Despite the signs of goodwill,....
Despite the signs of goodwill, critics say not much has changed between the two nations.
The Washington Post
‘The decision to award the 2019 Nobel Peace Prize only to Ethiopia’s Abiy was hardly surprising’, Adam Taylor.
“I didn’t know one could win a peace award without achieving peace!” Selam Kidane, a London-based Eritrean activist wrote on Twitter.
“Why Eritrea did not win a Noble for its peace agreement when Ethiopia did?” This is the question Adam Taylor, who writes about foreign affairs for The Washington Post asked on Friday in connection with the Noble Peace Prize Prime Minister Abiy Ahmed was announced as the winner on that day, with the committee that decided the awards singling out Abiy’s efforts to achieve peace with Eritrea.
In this regard, The Washington Post wanted to know the secret for not awarding Eritrean President Isaias Afewerki, Abiy’s partner in the talks.
In relation to this, The Washington Post, mentioned Berit Reiss-Andersen, Noble committee Chair, as said “Peace does not arise from the actions of one party alone,” adding “peace agreement will help to bring about positive change for the entire population of Ethiopia and Eritrea.”
As to The Washington Post, in some years, the Nobel Peace Prize had been awarded to multiple parties for their efforts to end a conflict. The Washington Post mentioned the award of the Noble Peace Prize in 1994 as an example in this subject. As to the newspaper, in 1994, the Prize was awarded to Israel’s Shimon Peres and Yitzhak Rabin as well as Palestinian leader Yasser Arafat.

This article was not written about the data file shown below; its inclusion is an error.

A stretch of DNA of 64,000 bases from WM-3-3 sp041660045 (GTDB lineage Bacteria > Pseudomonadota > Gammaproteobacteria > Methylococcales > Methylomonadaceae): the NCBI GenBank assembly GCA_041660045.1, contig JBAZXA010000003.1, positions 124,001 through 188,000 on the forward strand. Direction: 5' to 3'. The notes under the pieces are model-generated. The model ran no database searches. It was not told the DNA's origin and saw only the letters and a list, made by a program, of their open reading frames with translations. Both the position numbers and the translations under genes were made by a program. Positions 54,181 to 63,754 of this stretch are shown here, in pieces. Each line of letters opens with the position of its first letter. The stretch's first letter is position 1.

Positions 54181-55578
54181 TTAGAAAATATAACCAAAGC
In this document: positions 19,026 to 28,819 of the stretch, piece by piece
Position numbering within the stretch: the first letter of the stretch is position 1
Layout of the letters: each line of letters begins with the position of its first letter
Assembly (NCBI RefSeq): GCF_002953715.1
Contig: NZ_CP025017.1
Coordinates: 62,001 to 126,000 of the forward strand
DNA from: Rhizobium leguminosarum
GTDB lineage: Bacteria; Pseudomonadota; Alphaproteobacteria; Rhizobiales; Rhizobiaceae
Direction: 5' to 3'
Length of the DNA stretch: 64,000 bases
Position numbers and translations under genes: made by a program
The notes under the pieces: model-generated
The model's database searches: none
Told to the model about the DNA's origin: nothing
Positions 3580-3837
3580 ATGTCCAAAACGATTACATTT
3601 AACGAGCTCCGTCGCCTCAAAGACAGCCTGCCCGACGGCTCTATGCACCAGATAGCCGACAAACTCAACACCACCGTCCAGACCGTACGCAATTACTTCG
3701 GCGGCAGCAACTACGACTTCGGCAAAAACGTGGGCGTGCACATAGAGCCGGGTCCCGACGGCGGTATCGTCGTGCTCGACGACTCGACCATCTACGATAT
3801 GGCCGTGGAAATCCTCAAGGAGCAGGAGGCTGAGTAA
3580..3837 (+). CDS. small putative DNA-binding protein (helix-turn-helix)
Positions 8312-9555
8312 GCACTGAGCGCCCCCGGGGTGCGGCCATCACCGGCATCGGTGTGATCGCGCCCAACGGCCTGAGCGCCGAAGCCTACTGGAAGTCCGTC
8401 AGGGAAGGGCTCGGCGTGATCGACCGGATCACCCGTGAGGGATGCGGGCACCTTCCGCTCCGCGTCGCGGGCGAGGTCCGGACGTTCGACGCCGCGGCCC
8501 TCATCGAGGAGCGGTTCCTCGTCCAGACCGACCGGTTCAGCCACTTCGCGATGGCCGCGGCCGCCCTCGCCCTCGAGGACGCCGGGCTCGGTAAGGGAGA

As a result, the decision to award the 2019 Noble Peace Prize only to Ethiopia’s Abiy was hardly surprising, The Washington Post accentuated.
With regard to the outcomes of the peace accord between Ethiopia and Eritrea, Adam Taylor indicated that in practice the agreement, except the little visible benefits, remains largely unimplemented.
Border crossings between Ethiopia and Eritrea were opened last year, but Eritrea soon closed the border again, the writer asserted.
The Washington Post also indicated the reality on the ground since the peace accord, recalling what Abiy Ahmed and Isaias Afewerki officially announced in Asmara. Just a month after Abiy’s announcement on July 8, the Ethiopian leader touched down at the airport in Eritrea’s capital Asmara, where he was greeted by Isaias. The leaders embraced and later announced they would reopen embassies, allow direct communications and restore transport links.
“Love is greater than modern weapons like tanks and missiles,” Abiy said. “Love can win hearts, and we have seen a great deal of it today here in Asmara.”
The Washington Post expressed that despite the signs of goodwill, critics say not much has changed between the two nations.
As could be learned from the newspaper, many of Eritrean diasporas voiced disapproval for the Nobel Peace Prize focusing on the agreement with Eritrea when so little had changed in practice,.
In this regard, Adam Taylor mentioned Selam Kidane, a London-based Eritrean activist to have expressed on her Twitter that she did not know one could win a peace award without achieving peace!.
The newspaper added that Vanessa Tsehaye, another Eritrean activist based in London noted that she would say it has brought no positive developments for the Eritrean people because the lived reality is the same for more than a year after the peace deal.”
“Peace is always a good thing, it’s never something that we should be against,” Tsehaye said, “but we need to understand peace beyond its literal meaning of no war.”